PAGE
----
Impact Protection

An orange goo that looks like the children’s toy silly putty seems an unlikely material to protect valuable technology products.

Yet this strange  gel, also known as D3O, behaves very differently under sudden impact, as the molecules of this ‘non-Newtonian polymer’ lock together, immediately dissipating the force of a blow.

These characteristics make the goo an ideal product for a variety of protective purposes and it is now being used by a  British company in protecting cell phones and computers.

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Magic goo: When the material is touched gently it is soft and malleableMagic goo: When the material is touched gently it is  soft and malleable
Shock absorber: When the slime is hit violently with a mallet it dissipates the impact and protects the man's handShock absorber: When the slime is hit violently with a  mallet it dissipates the impact and protects the man’s hand

Popsci  encountered the product at the 2013 International Consumer Electronics Show  (CES), a four-day event which finished on Friday in Las Vegas.

A representative from London-based  company Tech  21 toyed with and then wrapped his hand in the slimy gel.

The man then whacked his fingers several  times with a large mallet with no ill-effect, proving the incredible properties  of D3O.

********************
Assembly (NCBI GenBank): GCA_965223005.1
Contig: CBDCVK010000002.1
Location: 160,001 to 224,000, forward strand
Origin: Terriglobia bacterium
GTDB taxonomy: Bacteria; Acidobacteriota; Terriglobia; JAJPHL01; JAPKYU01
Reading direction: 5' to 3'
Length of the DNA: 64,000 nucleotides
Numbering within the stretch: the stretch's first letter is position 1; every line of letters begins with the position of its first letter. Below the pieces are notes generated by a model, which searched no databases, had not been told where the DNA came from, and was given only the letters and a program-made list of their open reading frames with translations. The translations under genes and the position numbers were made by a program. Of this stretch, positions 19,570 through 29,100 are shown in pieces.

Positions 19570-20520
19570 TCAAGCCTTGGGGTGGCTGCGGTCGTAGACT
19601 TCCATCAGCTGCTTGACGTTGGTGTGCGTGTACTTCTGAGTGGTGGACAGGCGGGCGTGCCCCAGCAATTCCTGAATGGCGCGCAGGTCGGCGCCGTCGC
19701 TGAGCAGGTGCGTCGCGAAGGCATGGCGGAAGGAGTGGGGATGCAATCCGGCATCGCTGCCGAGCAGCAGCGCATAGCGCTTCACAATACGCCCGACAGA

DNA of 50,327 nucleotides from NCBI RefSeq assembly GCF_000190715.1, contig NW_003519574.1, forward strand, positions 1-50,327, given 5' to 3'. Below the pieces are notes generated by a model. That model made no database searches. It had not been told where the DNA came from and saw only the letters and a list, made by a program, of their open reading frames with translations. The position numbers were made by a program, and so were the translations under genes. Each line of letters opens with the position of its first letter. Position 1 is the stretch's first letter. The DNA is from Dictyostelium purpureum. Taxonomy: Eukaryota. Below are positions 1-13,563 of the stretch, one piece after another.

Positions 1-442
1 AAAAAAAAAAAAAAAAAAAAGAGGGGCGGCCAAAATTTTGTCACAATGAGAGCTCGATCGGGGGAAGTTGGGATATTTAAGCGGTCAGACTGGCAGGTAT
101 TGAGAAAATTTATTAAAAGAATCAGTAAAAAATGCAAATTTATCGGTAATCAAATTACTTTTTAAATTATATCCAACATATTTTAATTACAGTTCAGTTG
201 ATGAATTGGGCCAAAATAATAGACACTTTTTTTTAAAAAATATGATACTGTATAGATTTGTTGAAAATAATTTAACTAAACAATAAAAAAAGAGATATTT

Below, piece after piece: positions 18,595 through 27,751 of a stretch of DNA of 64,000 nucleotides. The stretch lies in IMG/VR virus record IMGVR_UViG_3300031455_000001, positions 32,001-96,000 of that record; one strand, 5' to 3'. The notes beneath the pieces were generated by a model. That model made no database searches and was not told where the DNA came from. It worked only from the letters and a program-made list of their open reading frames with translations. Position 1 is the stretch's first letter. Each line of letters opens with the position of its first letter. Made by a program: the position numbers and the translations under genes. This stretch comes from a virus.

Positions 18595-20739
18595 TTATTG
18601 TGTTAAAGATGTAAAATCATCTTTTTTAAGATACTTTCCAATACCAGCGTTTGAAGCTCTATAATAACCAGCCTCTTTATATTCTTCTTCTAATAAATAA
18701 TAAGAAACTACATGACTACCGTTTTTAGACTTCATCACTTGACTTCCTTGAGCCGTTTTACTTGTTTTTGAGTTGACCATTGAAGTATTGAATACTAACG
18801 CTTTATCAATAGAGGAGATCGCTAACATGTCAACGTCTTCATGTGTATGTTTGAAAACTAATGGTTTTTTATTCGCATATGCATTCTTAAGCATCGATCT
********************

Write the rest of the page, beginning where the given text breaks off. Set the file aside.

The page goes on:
The patented gel was invented by British scientist Richard Palmer after a skiing accident in 1999.

Gloop: When not under stress, D3O is stretchy and slimyGloop: When not under stress, D3O is stretchy and  slimy
The unique properties of the material mean it has been used in many types of shock protectionThe unique properties of the material mean it has been  used in many types of shock protection

It is a non-Newtonian fluid – one whose viscosity differs from the Newtonian model that is  followed by liquids such as water and gasoline.

Since Palmer and his team completed development of D3O in 2005, it has been used in a number of wyas impact protection, from winter sports clothing to use on the battlefield.

Tech 21 describe their field as ‘impactology’ – the ‘science of protection’ and they are now using the intelligent gloop in  protective cases for technology products, such as phones and  computers.

In 2009, a different company company won a £100,000 contract from the UK Ministry of Defence to develop the shock-absorbing gel in helmets for British troops fighting on the frontline in Afghanistan.

Now the material is used in motorcycle and sports equipment, personal protection, footwear and safeguarding  electronics.

Silly putty is also a non-Newtonian fluid, but not as useful in a combat situation Silly putty is also a non-Newtonian fluid, but not as  useful in a combat situation

Attribution: Daily Mail

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About thecommonconstitutionalist

Brent is not a scholar. He’s not an author or speaker (yet). He hasn’t published a book nor does he write articles for magazines (yet). He has no advanced literary degree or pedigree (never will). He is just an American who writes and shares what interests him. He cares about the salvation of this country and a return to its Constitutional roots. He believes in God, country and family.
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